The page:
Soil water constants are used to describe water content across different water potential range in soil and are related to the energy required to extract water from soil (Figure 1).

Maximal water capacity (SWMAX) is the maximal water content of soil, that is, at (or near) saturation. The potential energy gradient is downward through the soil profile, mainly due to gravity forces and through macropores.

Field capacity (FC) is the amount of water that remains 2–3 days after the saturation of a soil with water after gravity movement of water has largely ceased. The water is held in the soil at tension of -0.33 bar (pF 2.0) by matric forces (in micro‐ and mesopores). Water held between saturation and field capacity is subject to free drainage over short time periods, and it is generally considered unavailable to plants.

Permanent wilting point (PWP) is the lowest amount of water in the soil at which matric forces hold water too tight for plant extraction (-15 bar or pF 4.2).

Available field capacity (aFC) or plant available water (PAW) is the difference between field capacity (FC) and wilting point of a soil. It is considered as water available for plants to extract from the soil moisture zone. Plant available water is mostly located in soil micro‐ and mesopores.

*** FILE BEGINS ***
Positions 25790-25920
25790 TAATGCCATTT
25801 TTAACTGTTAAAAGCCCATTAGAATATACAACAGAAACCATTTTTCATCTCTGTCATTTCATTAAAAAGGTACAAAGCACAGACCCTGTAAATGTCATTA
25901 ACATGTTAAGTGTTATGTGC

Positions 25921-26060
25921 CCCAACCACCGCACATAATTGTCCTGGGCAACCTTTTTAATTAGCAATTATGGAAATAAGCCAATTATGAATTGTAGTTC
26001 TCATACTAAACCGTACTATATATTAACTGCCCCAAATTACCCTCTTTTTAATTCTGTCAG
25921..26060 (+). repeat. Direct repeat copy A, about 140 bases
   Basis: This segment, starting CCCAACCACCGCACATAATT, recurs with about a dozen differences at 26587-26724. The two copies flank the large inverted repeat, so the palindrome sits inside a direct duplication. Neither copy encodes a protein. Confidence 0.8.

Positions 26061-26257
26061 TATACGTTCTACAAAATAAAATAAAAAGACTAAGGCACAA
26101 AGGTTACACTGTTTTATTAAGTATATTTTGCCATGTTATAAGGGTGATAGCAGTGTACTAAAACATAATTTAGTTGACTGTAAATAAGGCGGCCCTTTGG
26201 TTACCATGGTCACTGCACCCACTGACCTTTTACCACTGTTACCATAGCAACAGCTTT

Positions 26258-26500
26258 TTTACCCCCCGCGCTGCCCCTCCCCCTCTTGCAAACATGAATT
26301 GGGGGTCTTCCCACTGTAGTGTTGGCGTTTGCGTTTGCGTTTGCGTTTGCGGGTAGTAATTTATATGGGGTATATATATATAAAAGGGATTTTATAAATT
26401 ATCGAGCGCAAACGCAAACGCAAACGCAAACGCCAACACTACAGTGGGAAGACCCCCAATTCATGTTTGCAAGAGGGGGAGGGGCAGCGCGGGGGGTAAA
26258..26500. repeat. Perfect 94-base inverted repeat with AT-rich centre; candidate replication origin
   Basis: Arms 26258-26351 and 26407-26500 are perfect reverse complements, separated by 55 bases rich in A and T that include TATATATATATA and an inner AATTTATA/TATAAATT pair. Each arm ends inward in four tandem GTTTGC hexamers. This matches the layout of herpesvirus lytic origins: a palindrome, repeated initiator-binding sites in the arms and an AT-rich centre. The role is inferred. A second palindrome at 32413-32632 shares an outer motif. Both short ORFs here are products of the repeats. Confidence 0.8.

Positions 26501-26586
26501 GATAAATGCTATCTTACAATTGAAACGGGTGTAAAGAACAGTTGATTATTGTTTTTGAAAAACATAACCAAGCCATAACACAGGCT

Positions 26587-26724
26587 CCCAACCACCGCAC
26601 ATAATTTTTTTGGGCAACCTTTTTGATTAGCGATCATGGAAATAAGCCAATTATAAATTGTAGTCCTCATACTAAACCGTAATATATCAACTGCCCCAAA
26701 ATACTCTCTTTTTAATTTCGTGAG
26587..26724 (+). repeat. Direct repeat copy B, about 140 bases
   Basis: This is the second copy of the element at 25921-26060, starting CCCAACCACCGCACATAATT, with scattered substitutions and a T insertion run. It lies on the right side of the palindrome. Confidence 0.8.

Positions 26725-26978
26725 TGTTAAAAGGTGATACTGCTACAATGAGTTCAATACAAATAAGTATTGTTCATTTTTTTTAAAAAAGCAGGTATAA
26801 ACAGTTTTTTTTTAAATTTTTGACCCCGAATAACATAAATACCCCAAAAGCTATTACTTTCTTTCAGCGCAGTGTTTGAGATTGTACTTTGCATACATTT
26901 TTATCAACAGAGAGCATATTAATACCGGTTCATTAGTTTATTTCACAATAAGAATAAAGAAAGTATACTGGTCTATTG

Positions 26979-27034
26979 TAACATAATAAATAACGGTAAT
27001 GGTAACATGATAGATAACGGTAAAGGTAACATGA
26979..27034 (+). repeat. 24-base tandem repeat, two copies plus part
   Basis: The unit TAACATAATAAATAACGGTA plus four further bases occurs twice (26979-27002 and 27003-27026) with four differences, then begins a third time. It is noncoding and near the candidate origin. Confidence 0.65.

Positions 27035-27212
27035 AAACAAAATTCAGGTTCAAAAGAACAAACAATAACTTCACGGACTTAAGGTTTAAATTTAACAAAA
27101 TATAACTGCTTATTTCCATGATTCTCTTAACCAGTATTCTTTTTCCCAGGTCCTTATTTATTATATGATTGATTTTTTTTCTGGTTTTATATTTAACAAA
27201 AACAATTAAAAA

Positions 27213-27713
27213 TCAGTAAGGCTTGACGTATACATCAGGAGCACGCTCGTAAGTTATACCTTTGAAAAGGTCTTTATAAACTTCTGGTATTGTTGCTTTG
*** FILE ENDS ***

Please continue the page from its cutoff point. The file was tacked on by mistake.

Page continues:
Figure 1.

Scheme of the mayor soil water constants: maximal water capacity, field capacity, permanent wilting point and plant available water depending on the soil water potential range.

2.3. Soil water retention curve

Soil water retention curve represents the relationship between the water content (θ), and the soil water potential (h). In the literature, different names could be found such as soil water characteristic curve, capillary pressure saturation relationship, and/or pF curve. The water retention curve provides information on how tight water is held in soil porous system and how much energy would need to extract it from the different pores. The main characteristics of soil water retention curves are visible from Figure 2 where the x‐axis shows the relative water content in the soil (θ), while the y‐axis shows pressure head (h). If the pressure head values are close to 0, the soil is almost completely saturated, as θ decreases, the binding force is getting stronger (more energy is needed to extract water from the soil). At the low‐pressure head values (close to the border wilting point pF 4.2 or -15,000 cm), the water that is retained in the soil is located in the smallest pores.

Figure 2.

Water retention curve example for loam, sand, and clay texture soil based on soil hydraulic parameters taken from [9].

Coarser textured soils (sandy) lose water more quickly than fine textured soils (clay) as a direct reflection of the size distribution of pores in the soil. As most of the pores in the coarser soils have greater diameter, water will percolate during small negative soil water potential, while in the finer textured soils (clay, loam, silty loam), water drainage occurs at very high values of negative soil water potential.